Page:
Many people use their phones before bed, which can make it more difficult to sleep. Take a break from your phone half an hour or more before bedtime. Electronic screens emit blue light, which can send a signal to your brain that it’s daytime. This suppresses your body’s production of the hormone melatonin, which helps your body know when it’s time to sleep. In addition, keeping up with social media and watching digital media tends to be thought-provoking or anxiety-inducing may stimulate the mind and promote wakefulness. For more suggestions, see the blog, Are LED screens harming you?
Make sure your computer setup is ergonomically friendly. Your desktop keyboard should be positioned so that your forearms are a few inches above your waist. The top of your screen should be around eyebrow level, which should naturally cause your eyes to look slightly downward at the screen.
Unfortunately, using a laptop or a phone causes people to look down in an unhealthy way that can make them slouch and induce neck or back pain. The solution is to get an external keyboard along with a laptop stand. Getting an external monitor can also help. For more detailed suggestions, see the blogs, Cartoon ergonomics for working at the computer and laptop and Reduce TechStress at Home.
Sit erect and stop slouching
As we work at the computer, we unknowingly tend to slouch which increases the risk of neck and shoulder discomfort and evoking thoughts and feelings. Take control of your slouching with a posture feedback device and app such as UpRight Go  that reminds you when you slouch as shown in Figure 3. Each time you the device signals you that you slouch, sit up straight, move, breathe, and think of a positive thought. For more suggestions, see the blog, “Don’t slouch!” Improve health with posture feedback.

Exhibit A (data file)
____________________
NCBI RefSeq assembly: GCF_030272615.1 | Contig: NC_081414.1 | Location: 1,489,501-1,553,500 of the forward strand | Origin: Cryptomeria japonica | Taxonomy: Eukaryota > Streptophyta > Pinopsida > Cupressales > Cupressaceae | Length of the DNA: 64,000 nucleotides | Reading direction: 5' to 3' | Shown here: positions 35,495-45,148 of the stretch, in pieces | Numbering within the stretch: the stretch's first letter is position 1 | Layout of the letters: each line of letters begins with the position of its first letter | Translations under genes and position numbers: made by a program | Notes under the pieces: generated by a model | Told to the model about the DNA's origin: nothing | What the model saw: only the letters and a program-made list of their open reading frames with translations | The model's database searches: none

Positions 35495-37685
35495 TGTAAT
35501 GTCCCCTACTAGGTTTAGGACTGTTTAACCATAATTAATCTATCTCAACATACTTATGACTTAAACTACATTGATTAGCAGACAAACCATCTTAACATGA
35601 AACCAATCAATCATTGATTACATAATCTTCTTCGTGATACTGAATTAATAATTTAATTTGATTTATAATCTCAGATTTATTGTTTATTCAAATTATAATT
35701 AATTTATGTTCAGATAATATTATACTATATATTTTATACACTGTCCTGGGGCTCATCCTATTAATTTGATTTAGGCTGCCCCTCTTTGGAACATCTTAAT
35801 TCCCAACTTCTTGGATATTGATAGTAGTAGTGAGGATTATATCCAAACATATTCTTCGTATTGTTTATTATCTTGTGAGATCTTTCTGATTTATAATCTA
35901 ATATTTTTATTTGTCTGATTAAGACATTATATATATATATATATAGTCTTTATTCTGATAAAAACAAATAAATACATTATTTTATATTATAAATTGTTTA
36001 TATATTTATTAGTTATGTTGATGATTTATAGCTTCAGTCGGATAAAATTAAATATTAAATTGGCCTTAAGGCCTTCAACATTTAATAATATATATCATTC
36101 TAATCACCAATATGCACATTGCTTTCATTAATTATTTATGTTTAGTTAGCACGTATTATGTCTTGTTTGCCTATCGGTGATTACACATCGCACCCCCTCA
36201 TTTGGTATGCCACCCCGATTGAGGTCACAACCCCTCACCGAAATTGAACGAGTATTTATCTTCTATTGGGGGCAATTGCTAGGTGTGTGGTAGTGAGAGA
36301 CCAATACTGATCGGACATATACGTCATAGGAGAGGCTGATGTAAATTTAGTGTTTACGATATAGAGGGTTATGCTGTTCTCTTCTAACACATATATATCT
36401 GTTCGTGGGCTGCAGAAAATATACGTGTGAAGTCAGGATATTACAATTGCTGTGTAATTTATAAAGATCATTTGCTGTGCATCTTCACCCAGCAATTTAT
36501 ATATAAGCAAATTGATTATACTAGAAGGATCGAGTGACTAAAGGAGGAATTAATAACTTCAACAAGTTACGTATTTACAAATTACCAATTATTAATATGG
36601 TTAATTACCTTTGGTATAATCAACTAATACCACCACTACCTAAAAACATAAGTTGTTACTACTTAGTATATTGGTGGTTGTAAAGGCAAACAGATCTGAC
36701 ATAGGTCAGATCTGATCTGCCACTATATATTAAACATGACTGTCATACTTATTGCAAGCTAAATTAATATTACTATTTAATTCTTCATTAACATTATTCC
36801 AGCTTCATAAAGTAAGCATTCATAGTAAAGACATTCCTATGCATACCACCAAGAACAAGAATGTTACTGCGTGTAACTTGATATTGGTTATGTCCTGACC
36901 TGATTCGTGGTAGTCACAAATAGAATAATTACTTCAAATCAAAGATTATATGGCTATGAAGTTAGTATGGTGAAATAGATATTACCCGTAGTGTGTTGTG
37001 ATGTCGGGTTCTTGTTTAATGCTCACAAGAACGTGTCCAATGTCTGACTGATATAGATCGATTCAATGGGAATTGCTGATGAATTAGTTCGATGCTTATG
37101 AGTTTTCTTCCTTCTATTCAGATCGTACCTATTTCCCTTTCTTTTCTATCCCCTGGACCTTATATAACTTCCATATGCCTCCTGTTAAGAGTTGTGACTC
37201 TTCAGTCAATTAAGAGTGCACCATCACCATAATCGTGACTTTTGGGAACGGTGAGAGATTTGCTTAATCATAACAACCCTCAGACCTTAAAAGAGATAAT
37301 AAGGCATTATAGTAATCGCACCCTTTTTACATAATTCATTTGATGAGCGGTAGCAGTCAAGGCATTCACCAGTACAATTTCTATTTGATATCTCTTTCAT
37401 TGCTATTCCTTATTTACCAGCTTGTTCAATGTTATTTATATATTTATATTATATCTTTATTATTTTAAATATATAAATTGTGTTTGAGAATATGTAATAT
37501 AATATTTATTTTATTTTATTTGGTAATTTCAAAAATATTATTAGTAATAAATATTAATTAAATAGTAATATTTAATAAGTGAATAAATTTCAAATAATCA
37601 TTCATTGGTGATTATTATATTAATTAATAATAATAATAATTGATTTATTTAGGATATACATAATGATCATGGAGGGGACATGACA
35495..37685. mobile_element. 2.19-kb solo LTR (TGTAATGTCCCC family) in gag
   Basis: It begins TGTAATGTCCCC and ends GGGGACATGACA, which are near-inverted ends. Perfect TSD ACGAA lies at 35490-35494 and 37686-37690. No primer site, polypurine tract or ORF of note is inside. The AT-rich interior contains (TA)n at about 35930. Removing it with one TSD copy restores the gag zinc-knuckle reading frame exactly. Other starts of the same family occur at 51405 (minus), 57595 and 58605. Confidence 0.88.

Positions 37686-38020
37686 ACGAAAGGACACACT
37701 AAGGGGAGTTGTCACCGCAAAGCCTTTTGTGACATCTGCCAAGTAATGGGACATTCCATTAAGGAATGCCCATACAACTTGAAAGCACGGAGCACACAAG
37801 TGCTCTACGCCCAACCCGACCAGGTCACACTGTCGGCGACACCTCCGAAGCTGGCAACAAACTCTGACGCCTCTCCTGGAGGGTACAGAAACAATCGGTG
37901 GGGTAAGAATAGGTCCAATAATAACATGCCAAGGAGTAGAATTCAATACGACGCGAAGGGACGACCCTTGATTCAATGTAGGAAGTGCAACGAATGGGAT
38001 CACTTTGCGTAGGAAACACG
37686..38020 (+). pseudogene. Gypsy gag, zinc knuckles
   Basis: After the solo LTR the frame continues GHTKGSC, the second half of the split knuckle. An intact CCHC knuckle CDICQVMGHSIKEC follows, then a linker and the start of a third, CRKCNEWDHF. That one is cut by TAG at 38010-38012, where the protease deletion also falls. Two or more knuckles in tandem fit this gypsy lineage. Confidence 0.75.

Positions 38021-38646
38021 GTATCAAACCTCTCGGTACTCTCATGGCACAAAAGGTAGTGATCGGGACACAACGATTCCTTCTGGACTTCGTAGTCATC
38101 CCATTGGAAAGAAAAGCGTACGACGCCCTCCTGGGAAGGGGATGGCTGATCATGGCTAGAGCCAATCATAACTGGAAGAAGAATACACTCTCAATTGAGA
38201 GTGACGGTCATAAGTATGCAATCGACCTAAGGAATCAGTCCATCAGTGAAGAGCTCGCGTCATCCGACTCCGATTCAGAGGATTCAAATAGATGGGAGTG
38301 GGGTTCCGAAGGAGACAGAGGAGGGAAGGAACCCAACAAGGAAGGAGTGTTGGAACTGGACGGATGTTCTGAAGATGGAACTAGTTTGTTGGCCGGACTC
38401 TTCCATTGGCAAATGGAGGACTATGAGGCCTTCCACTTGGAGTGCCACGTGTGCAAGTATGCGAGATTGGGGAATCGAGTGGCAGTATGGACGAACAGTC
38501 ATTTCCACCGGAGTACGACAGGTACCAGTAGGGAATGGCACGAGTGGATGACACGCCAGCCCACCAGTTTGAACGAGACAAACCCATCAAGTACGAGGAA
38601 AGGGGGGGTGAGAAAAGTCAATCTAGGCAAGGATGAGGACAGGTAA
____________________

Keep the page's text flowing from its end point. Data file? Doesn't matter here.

Figure 3. Using posture feedback to become aware of slouching. Reproduced by permission from Peper, E., Harvey, R. and Faass, N. (2020). TechStress-How Technology is Hijacking our Lives, Strategies for Coping and Pragmatic Ergonomics, Berkeley, CA. North Atlantic Books.
Practice slow diaphragmatic breathing
Breathe deeply and slowly to restore a natural rhythm. As we work, we tend to breathe more shallowly, which increases anxiety and our heart rate. To counteract this, take three deep breaths for five seconds, then exhale very slowly for six seconds. For more instructions on slower diaphragmatic breathing, see the blog, Healing irritable bowel syndrome with diaphragmatic breathing.
Give undivided attention and be present
Phones have become so ingrained in our lives that we use them constantly throughout the day. Harvey stresses that people should make a conscious effort to limit phone usage, especially when socializing. When we respond to a phone notification during a Zoom hangout with friends or while talking to our family members, people may feel dismissed. This often increases a sense of social isolation, so give people your total attention when interacting with them. For more suggestions, see the blog, Configure your brain to learn and avoid Zoom fatigue.